When Eric Johnson announced he was switching parties last week, there was an immediate uproar and demands for a recall election from Democrats.
Johnson, now the mayor of Dallas, is a former Democrat member of the Texas Legislature, and his party switch has enraged his former party pals.
Maybe they’re right to be upset, but currently, in Texas, local elections are nonpartisan, and so such a party switch is news but also not technically relevant. While this nonpartisan status is helpful for local politicians who prefer to eschew labels, it makes life more difficult for voters and limits accountability.
Parity identification helps voters place candidates for office efficiently on the political spectrum. With a core set of values to associate with a candidate based on party affiliation, voters can cast their ballots with more information. In nonpartisan elections voters may struggle to discern a candidate’s real stance on crucial issues, resulting in uninformed choices.
In Johnson’s case, the fact that he’d formerly been elected as a Democrat to a state-level partisan office was useful information for voters who potentially chose him for that reason. For other candidates voters may use their primary election voting history, but this isn’t always reliable. Texas has open primaries and countless cases of citizens voting in their opposing party’s primary. Also, many local candidates don’t have a primary voting history at all.
Unifying our election dates will also increase voter turnout and decrease voter burnout. With primary elections in March, local elections in May, general elections in November and the potential for runoff elections, voters could be asked to go to the polls five times in one year. If there is a runoff for the primary election, it can create chaos for election offices and voters because mail-in ballots for the runoff and the local election are circulating at the same time.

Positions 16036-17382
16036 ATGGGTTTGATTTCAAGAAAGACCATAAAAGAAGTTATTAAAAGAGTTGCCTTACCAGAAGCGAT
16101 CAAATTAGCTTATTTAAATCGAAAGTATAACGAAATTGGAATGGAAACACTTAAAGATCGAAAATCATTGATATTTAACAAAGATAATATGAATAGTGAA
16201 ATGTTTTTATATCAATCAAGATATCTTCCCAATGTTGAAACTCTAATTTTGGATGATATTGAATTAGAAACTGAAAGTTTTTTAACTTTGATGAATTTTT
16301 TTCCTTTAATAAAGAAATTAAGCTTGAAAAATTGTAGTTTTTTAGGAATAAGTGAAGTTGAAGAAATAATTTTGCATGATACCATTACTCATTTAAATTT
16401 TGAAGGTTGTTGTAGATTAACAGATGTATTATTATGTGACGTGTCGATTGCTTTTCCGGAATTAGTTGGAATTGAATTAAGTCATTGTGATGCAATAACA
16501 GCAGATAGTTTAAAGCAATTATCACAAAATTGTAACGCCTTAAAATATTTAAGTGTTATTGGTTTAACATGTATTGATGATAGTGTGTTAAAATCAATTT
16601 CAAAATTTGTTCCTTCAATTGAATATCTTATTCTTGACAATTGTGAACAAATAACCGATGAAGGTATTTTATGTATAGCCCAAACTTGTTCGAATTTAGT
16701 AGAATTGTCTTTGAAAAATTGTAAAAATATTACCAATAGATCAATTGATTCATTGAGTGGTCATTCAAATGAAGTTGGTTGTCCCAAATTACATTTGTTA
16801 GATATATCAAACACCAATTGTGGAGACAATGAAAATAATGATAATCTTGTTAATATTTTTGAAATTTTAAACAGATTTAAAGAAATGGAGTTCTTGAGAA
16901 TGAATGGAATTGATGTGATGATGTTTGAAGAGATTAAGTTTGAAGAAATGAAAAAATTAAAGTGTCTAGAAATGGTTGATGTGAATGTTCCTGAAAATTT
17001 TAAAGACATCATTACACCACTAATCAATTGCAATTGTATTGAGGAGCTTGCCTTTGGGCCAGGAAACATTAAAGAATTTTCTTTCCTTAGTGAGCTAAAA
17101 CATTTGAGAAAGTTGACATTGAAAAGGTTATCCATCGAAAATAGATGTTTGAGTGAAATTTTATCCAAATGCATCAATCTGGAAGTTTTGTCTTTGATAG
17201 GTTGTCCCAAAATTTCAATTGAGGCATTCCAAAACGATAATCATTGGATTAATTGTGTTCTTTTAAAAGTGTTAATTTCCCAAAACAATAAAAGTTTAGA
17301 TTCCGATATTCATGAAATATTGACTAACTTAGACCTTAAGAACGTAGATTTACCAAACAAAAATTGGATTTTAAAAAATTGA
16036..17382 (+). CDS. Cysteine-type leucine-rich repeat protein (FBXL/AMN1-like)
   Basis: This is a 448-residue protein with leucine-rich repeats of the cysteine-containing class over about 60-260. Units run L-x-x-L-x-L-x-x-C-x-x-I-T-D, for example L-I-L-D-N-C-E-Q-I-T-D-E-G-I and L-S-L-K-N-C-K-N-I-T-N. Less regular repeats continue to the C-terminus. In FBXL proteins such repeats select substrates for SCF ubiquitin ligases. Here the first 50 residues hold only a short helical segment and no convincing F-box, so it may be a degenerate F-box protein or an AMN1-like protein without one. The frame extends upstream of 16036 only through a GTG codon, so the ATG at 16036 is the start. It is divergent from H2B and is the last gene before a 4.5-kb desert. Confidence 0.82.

Moving local elections to the primary system also eliminates vote splitting sabotage by opposing parties. For example, a conservative candidate is challenging a liberal candidate for city council and the liberals in the city covertly recruit a third candidate, a more center right candidate, to split what would be the Republican vote. This then results in a victory for the liberal candidate and this tactic is used over and over again. The primary system would eliminate this. Someone could still run as an independent candidate, but voters would be less likely to be manipulated.
Not only does having partisan elections increase transparency for voters, but it also allows voters to hold their elected officials accountable.
In non-partisan elections, candidates may not be held accountable to a set of party principles or values. This lack of accountability can result in candidates who are less committed to clear policy positions, making it challenging for voters to gauge their actions against principled guidelines.
Partisan elections allow candidates to openly advocate for their party’s principles and voters to make choices that align with their own values. City Councils and School Boards are becoming more and more partisan as our culture is forcing the parties to become more and more divided. Basic principles like keeping boys out of girls’ locker rooms and keeping pornography out of school libraries used to be bipartisan, but that is no longer the case.
Texas needs to move to partisan local elections. This policy change, in conjunction with a unified election date and closed primaries, will ensure that the will of voters is better reflected in the officials who are eventually elected.
It’s essential that voters have clarity about the political ideologies of those in local governance to build trust back into the system.